# Estimating change in RMS of noise given FIR filter coefficients

Filtering noise leads to a change in the overall RMS of the noise as demonstrated by the following code-block. which uses scipy's firwin2 to calculate the taps. The first set of taps (taps1) generates a large notch from 1 to 40 kHz whereas the second set of taps (taps2) generates a small notch from 4 to 7 kHz.

import matplotlib.pyplot as plt
import numpy as np
from scipy import signal

def rms_db(x):
rms = np.sqrt(np.mean(x ** 2))
return 20 * np.log10(rms)

ntaps = 10001

freq1 = [0,  1e3, 2e3,  40e3, 41e3, 50e3]
gain1 = [1,  1,   1e-2, 1e-2, 1,    1   ]
taps1 = signal.firwin2(ntaps, freq1, gain1, fs=100e3)

freq2 = [0,  4e3, 5e3,  6e3,  7e3,  50e3]
gain2 = [1,  1,   1e-3, 1e-3, 1,    1   ]
taps2 = signal.firwin2(ntaps, freq2, gain2, fs=100e3)

# Generating uniform noise from -sqrt(3) to sqrt(3) results in RMS value of 1
noise = np.random.uniform(-np.sqrt(3), np.sqrt(3), size=100000)

# Trim off the first ntaps to eliminate boundary conditions
noise1 = signal.lfilter(taps1, 1, noise)[ntaps:]
noise2 = signal.lfilter(taps2, 1, noise)[ntaps:]
noise = noise[ntaps:]

print('Unfiltered noise RMS (dB re 1Vrms): {:.2f}'.format(rms_db(noise)))
print('Filtered noise1 RMS (dB re 1Vrms): {:.2f}'.format(rms_db(noise1)))
print('Filtered noise2 RMS (dB re 1Vrms): {:.2f}'.format(rms_db(noise2)))


As expected, filtering the noise leads to a reduction in RMS of approx. -6.65 dB for the large notch filter and approx. -0.19 dB for the small notch filter. Running the code gives us the following values.

Unfiltered noise RMS (dB re 1Vrms): 0.01
Filtered noise1 RMS (dB re 1Vrms): -6.65
Filtered noise2 RMS (dB re 1Vrms): -0.19


Since noise is inherently random, the actual reduction, in dB, of the noise will vary each time I run the code. I'd like to estimate the theoretical reduction in RMS that results from a particular when it's applied to a broadband signal (i.e., a signal containing equal power at all frequencies).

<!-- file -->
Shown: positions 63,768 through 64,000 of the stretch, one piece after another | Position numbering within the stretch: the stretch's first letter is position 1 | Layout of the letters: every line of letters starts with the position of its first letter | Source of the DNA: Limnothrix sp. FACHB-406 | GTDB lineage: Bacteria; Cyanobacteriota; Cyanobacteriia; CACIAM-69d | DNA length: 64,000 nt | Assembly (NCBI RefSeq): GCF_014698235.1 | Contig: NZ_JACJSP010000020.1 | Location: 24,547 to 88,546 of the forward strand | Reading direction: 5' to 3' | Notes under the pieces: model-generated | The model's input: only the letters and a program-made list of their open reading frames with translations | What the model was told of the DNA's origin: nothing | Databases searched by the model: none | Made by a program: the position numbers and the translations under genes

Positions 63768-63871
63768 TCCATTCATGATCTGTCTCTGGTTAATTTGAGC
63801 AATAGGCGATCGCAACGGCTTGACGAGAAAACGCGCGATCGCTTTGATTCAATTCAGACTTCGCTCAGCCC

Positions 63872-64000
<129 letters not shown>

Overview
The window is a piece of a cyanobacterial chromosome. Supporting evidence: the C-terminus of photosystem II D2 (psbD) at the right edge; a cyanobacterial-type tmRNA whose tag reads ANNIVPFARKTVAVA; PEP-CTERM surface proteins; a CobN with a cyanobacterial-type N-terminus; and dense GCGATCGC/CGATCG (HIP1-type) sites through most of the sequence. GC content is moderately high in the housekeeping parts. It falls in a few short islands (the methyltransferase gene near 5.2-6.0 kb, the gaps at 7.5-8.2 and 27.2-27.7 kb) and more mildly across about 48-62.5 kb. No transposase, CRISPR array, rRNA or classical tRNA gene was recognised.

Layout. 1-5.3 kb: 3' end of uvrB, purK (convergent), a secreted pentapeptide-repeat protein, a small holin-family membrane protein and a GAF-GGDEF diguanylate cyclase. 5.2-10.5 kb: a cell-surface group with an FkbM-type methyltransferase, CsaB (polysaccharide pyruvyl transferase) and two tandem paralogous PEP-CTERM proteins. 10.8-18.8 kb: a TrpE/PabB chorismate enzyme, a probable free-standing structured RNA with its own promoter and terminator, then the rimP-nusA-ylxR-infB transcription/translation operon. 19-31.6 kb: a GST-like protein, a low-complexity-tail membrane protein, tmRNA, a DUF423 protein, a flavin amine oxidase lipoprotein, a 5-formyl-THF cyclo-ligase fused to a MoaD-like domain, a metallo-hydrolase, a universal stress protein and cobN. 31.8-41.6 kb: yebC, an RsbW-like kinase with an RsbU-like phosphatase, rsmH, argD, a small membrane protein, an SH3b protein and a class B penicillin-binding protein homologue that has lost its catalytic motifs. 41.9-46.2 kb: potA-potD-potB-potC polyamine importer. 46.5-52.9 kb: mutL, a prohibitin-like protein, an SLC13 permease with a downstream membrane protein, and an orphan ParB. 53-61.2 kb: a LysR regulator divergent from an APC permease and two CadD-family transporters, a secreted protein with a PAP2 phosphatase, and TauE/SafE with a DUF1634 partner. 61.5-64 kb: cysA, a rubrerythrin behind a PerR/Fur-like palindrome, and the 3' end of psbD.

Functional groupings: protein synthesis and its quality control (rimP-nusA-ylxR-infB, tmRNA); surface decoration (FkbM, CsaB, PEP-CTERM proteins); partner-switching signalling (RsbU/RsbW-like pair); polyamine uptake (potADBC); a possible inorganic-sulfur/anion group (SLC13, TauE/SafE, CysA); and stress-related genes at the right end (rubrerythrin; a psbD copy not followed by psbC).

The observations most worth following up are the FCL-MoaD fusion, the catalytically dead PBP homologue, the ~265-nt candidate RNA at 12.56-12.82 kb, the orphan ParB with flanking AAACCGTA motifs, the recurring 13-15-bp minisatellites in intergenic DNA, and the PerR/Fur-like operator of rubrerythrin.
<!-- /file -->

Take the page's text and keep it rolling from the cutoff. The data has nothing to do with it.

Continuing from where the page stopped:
I thought I might be able to use freqz to estimate this:

w, h1 = signal.freqz(taps1, fs=fs)
h1 = np.abs(h1)

w, h2 = signal.freqz(taps2, fs=fs)
h2 = np.abs(h2)

plt.plot(w, 20 * np.log10(h1))
plt.plot(w, 20 * np.log10(h2))
plt.xlabel('Frequency (Hz)')
plt.ylabel('Gain (dB)')

average_db1 = 20 * np.log10(h1.mean())
average_db2 = 20 * np.log10(h2.mean())

print('Expected change in RMS for filter 1 (dB): {:.2f}'.format(average_db1))
print('Expected change in RMS for filter 2 (dB): {:.2f}'.format(average_db2))


However, this gives me an expected change in RMS that does not match the empirically-calculated change in RMS above.

Expected change in RMS for filter 1: -12.85
Expected change in RMS for filter 2: -0.35


Here is a plot of the frequency response of each filter.

# Update

Per @Hilmar, I was doing the averaging incorrectly. I needed to average power, not amplitude. The correct calculation:

average_db1 = 20 * np.log10(np.sqrt(np.square(h1).mean()))
average_db2 = 20 * np.log10(np.sqrt(np.square(h2).mean()))

• Re your final update, just simply do average_db1 = 10 * np.log10(np.square(h1).mean()) . No need to sqrt and then multiply by 20. (minor but it jumps out at me like saying 4 is the square of the square root of 4 :) ). ( @TimWescott you were searching for examples where you would use 10log) Jan 6, 2022 at 5:48
• Thanks! A very valid point @DanBoschen.
Jan 6, 2022 at 18:28
• I hope I didn't come across as being nit-picky! Jan 6, 2022 at 20:00
• No. It's a good reminder about the difference between power and amplitude. Thanks!